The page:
How much cream-like substance  is in a twinkie? (more twinkectomy).

  How would you measure the amount of cream in a twinkie? 

  Is the cream a solid or a liquid?


Bonus Gnus Activity for March

 - "March comes in like a lion and goes out like a lamb"  When March begins, keep an experience chart or running list of March Days.       

Are they "lions or lambs"?

Through group discussions decide what kind of a day would be a "lion" and what kind of day would be a "lamb"-temperature? Cloudy?, sunny? Windy?

That's The Way the Cookie Crumbles

PROBLEM: Extracting natural resources from the earth without destroying the land.


PROCEDURE:  Distribute chocolate chip cookies (Chewy Chips Ahoy work best at first).  Note: Remind the participants not to eat the activity.  Distribute a digging tool (toothpick)

The cookie is a land area, the chips are the natural resources needed ( coal, oil, gas, minerals, ore, etc.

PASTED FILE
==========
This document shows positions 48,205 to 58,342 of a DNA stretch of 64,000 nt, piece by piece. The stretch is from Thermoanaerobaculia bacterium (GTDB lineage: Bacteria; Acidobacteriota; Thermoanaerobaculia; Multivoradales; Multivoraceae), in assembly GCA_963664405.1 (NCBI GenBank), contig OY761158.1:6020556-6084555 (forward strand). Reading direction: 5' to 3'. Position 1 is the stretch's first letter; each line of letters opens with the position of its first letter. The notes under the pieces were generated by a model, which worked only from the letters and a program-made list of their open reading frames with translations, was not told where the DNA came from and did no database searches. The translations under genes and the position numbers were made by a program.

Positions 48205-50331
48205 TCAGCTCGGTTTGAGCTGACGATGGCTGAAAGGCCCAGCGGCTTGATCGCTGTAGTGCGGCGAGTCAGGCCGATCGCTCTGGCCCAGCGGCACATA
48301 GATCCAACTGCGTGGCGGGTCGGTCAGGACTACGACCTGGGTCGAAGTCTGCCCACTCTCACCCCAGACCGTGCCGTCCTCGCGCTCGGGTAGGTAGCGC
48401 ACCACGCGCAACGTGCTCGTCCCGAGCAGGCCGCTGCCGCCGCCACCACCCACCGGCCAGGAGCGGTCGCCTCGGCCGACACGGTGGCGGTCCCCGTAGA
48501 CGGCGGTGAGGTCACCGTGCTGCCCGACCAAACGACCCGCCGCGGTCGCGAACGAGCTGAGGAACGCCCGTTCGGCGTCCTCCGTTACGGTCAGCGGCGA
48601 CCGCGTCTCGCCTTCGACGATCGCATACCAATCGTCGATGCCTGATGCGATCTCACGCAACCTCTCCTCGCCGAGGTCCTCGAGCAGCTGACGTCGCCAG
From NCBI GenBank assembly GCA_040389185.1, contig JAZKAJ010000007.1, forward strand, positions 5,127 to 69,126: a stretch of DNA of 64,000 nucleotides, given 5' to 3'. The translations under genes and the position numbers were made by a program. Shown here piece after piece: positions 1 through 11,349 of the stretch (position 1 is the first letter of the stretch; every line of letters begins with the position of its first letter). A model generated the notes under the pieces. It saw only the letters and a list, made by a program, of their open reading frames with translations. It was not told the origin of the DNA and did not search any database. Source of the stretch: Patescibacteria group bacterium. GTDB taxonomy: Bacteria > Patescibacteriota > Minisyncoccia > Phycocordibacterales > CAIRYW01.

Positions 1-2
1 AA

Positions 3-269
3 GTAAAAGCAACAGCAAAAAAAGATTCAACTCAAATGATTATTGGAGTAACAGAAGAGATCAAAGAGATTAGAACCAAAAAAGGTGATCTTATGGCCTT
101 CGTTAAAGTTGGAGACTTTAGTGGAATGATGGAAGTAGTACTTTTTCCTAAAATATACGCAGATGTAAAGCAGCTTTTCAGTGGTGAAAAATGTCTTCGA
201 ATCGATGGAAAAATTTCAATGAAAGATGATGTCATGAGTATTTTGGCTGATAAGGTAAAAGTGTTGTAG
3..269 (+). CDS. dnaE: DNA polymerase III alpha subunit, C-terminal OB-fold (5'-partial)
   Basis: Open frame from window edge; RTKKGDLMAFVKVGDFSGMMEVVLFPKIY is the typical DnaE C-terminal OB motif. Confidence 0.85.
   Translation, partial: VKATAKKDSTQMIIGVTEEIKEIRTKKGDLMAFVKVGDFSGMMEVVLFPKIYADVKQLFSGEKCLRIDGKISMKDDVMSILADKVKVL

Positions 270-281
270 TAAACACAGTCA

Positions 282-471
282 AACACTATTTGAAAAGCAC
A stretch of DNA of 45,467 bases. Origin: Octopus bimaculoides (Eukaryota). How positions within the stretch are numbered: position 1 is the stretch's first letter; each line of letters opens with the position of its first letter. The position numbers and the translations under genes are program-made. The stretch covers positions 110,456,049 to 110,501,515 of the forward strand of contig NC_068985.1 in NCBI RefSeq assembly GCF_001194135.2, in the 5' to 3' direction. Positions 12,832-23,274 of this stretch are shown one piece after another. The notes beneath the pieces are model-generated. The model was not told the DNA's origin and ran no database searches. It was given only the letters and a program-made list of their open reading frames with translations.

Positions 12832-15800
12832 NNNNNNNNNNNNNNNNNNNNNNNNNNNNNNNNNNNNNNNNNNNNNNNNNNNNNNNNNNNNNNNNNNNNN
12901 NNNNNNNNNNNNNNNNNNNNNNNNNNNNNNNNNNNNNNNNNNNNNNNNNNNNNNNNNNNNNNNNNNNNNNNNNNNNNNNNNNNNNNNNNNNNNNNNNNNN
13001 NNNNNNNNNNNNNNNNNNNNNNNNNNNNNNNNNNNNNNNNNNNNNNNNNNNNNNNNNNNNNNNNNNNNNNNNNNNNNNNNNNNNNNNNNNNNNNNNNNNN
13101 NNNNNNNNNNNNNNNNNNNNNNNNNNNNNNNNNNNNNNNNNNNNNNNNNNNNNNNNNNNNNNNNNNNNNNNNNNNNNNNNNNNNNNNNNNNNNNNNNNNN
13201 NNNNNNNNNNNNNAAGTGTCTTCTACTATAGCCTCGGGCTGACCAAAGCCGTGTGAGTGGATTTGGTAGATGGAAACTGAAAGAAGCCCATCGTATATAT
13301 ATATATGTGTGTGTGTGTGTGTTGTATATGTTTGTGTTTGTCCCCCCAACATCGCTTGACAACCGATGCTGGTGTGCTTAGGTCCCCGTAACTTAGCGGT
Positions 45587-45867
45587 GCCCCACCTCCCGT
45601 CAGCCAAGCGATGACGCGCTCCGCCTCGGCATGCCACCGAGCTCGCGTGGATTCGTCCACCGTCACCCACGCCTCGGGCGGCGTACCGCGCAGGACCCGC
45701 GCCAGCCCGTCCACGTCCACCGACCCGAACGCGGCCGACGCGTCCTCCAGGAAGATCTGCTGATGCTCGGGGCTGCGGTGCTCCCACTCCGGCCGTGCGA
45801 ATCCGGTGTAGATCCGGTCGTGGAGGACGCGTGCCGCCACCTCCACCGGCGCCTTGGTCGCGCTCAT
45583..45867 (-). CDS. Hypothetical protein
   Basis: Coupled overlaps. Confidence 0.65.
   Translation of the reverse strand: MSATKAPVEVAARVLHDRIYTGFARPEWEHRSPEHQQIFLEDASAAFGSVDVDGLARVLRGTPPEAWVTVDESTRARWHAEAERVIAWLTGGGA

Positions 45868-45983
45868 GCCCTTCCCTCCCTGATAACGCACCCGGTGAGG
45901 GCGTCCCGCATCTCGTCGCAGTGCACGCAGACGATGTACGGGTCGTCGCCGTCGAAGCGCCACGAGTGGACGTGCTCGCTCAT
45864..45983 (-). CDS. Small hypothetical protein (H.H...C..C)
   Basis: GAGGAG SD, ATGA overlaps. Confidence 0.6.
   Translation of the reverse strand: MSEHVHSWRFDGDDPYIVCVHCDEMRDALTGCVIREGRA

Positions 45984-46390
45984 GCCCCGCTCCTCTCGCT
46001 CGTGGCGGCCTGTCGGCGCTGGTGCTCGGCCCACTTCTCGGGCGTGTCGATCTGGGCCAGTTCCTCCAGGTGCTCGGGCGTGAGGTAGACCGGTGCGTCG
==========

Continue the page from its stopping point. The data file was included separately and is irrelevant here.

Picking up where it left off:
Using the digging tool they must remove as many natural resources (chips) as needed during a given time period.
Here is the catch - when time ( 5 min., 10 min. ) is up,they count the number of chips removed.  Then, the teacheror a designated “land inspector” will look at the cookie.

 The miners must pay for the damage done to the environment.

If the cookie is destroyed  - only crumbs left – they must pay 15 chips.

3/4 destroyed = 10 chips

broken in 1/2         5 chips

Intact with just holes - 2 chips

Anything in between destroyed and holes can be “negotiated”.

The payment is for damage to the environment….unless you are a mining company who hires expensive lawyers and lobbyists to get government subsidies

What lessons are learned?  -
 Try it with regular chocolate chip cookies.  Does the kind of landon/in which you obtain resources make a difference?

What are some questions that you have about maintaining or enhancing the environment?


The Cartesian Diver -- You'll need an empty two liter bottle with cap, 1 medicine dropper, and water.

Fill the bottle with water.

Fill the dropper two thirds full of water, put it in the bottle, and screw the cap on the top.